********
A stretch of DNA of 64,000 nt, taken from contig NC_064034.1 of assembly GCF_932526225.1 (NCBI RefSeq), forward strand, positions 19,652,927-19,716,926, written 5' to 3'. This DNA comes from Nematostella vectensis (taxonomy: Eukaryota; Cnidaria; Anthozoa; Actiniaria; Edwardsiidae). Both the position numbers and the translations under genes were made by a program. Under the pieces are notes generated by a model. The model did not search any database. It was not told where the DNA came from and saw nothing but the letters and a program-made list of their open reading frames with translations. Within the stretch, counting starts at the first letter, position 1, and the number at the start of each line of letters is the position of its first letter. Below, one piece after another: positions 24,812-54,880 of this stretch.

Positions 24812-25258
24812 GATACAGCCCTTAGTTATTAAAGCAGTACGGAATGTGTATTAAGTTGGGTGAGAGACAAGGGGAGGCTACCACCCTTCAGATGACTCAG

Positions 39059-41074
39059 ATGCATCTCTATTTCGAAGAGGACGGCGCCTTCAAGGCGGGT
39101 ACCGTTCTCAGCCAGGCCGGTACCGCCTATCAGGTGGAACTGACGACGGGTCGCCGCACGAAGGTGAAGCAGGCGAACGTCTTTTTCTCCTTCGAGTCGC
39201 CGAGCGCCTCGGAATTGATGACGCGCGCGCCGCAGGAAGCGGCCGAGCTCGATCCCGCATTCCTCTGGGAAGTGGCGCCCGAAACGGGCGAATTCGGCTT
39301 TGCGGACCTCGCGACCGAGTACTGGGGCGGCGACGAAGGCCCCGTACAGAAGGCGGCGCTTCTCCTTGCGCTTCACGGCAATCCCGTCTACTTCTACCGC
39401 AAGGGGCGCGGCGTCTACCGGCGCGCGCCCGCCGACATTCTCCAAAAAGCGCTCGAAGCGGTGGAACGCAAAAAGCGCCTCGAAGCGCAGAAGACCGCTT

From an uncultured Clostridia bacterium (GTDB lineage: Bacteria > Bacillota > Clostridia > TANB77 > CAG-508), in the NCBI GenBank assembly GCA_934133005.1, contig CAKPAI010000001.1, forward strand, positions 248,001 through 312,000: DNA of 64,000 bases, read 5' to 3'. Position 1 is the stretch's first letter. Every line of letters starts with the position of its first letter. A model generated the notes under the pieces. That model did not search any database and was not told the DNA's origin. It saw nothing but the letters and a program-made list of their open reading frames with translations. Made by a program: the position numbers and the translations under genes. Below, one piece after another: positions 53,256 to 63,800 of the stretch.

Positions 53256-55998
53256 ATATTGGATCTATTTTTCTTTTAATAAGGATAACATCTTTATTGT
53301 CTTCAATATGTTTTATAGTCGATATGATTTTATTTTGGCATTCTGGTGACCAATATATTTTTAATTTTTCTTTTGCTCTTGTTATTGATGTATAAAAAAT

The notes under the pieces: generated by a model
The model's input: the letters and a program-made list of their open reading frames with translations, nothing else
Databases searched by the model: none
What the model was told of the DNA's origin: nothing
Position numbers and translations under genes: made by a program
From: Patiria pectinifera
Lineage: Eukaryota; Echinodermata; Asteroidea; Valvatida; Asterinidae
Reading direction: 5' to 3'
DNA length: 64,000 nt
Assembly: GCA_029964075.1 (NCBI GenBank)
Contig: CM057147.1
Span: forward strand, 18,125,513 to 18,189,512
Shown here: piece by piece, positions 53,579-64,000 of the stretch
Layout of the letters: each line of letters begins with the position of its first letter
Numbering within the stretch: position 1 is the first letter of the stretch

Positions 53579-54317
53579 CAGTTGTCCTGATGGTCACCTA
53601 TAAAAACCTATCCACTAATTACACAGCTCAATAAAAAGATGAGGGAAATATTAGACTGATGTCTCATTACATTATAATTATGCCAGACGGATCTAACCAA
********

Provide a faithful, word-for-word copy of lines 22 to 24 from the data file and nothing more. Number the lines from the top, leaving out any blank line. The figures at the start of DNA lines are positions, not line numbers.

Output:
DNA length: 64,000 nt
Assembly: GCA_029964075.1 (NCBI GenBank)
Contig: CM057147.1